A Story of Building Opportunity into Charity

March 16, 2015

By Floyd and Kathy Hammer, Outreach, Inc.

After Kathy and I retired from a successful business career, we intended to relax and sail the world. Then a friend asked us to help remodel a leprosy hospital into an AIDs hospice in Tanzania. East Africa.  We had years of experience in the construction business, our last name is Hammer!  I said no!  Kathy said yes!  We made our first trip to Africa that year, 2003!

We returned to Tanzania the next year and came face to face with starvation, the result of three years of drought.  After Kathy learned of the 5th little child dying, Kathy said, “We have to do something; we can’t allow children to die like this!”  You can tell Kathy is the “heart of Outreach.”

We found two truckloads of maize (corn) in a Government warehouse, which we purchased. This was our first experience of helping people who were actually starving. We didn’t know exactly what to do! We knew we didn’t want to just give a handout, these were proud people. We did know that one of the things hunger steals from people is their dignity; a person’s self worth is measured by their ability to provide for themselves and their families. Charity may feel good to the giver; but the receiver often feels humiliated.

We knew the women created beautiful handmade baskets; that was what we decided to barter for.  Through the local Pastor the word went out that people could come the next Saturday morning and we would barter baskets for the maize.

That Saturday morning there were literally hundreds of Mamas ready to barter baskets for maize. Kathy and I were stunned at the number of women, the entire village was hungry!  We had hundreds of Mamas wanting food, bartering takes time, so we asked that if anyone had enough food to make it through the day to please come back the following day. No one moved; none of the Mamas had food.  Outreach began that beautiful sunny Saturday morning.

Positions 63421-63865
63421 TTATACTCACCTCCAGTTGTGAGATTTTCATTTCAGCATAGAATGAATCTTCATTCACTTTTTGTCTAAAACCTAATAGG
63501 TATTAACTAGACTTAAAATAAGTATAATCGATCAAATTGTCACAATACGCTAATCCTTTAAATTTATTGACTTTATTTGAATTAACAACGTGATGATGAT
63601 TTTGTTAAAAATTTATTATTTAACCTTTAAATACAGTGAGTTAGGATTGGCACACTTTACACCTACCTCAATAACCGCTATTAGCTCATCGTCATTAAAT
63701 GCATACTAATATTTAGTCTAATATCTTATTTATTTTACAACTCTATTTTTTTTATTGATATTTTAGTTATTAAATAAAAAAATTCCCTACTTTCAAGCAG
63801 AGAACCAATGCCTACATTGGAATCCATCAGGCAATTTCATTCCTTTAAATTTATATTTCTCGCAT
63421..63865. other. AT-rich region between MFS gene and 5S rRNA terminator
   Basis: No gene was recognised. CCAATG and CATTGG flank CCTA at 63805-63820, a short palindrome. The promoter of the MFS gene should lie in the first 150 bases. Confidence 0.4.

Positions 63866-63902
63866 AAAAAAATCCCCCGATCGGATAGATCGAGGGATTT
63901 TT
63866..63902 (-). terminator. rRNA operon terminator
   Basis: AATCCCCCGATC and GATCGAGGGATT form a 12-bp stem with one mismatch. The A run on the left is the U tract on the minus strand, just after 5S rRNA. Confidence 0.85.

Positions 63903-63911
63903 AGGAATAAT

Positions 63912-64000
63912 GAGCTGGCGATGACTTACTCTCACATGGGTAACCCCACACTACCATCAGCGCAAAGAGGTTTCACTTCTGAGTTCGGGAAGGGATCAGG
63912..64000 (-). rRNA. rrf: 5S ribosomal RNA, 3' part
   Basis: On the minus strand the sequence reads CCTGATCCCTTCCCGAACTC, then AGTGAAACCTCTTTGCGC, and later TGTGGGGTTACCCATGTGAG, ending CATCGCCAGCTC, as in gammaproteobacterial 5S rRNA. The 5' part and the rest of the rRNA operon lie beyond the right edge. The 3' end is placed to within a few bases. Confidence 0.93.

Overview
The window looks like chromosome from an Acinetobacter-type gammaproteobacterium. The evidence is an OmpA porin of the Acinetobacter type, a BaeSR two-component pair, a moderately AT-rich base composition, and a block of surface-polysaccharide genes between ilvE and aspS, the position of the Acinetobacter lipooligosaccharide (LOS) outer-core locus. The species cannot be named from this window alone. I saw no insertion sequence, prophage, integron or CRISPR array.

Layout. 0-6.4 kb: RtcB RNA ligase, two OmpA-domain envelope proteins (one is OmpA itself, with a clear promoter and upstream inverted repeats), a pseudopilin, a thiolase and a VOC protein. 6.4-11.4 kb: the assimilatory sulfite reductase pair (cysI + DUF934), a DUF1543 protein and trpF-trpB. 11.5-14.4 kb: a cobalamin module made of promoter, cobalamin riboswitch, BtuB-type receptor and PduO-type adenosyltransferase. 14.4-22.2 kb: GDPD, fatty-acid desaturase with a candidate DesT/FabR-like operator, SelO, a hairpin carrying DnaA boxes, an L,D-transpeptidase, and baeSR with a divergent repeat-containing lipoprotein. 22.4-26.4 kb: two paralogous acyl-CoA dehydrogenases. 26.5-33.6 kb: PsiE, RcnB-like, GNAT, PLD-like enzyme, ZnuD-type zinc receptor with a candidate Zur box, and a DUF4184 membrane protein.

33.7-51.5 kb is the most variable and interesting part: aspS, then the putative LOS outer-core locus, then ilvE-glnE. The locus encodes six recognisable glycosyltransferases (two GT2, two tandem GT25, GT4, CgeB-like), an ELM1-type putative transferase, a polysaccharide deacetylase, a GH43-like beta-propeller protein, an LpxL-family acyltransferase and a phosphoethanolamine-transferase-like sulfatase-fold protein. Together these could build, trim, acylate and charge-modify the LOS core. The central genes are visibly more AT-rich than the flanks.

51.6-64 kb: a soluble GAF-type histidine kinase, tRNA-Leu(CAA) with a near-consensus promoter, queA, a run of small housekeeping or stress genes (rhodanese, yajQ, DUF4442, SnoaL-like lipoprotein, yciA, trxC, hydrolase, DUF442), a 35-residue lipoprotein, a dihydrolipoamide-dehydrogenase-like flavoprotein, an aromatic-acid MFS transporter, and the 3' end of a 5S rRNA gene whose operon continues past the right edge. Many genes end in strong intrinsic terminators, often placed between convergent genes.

(Courtesy: Outreach, Inc.)

(Courtesy: Outreach, Inc.)

Kathy bartered for baskets, but what I did not know was Kathy was telling the Mamas that we would take their baskets to America, sell the baskets, and bring the money back to build their children a secondary school.   The baskets were truly beautiful and we knew that we could sell them to people back home who would want to help. Kathy and I are entrepreneurs, and practice the business principle of my first boss, J.B. Clay; “Nothing happens until someone sells something.”

This was our opportunity to create dignity and commerce.  This was business development, not just a handout from “do gooders”.  To date, Outreach has purchased and sold over 50,000 baskets and other hand-made craft items that you can buy from Outreach online at www.outreachprogram.org.

The first thing we did with proceeds from those first baskets was to begin building the Gunda Secondary School that Kathy promised. Today Gunda Secondary School has over 700 students.

It’s not always easy, dignity and self worth should be built into charity whenever possible. We understand that sometimes there is no other alternative but to offer help freely and with understanding of peoples self worth.  Outreach and our associate partners have packaged and donated over 265 million meals to children, families, and victims of disaster at home and abroad since we started in 2004.

There are times when it might be easier than you think to seize an opportunity.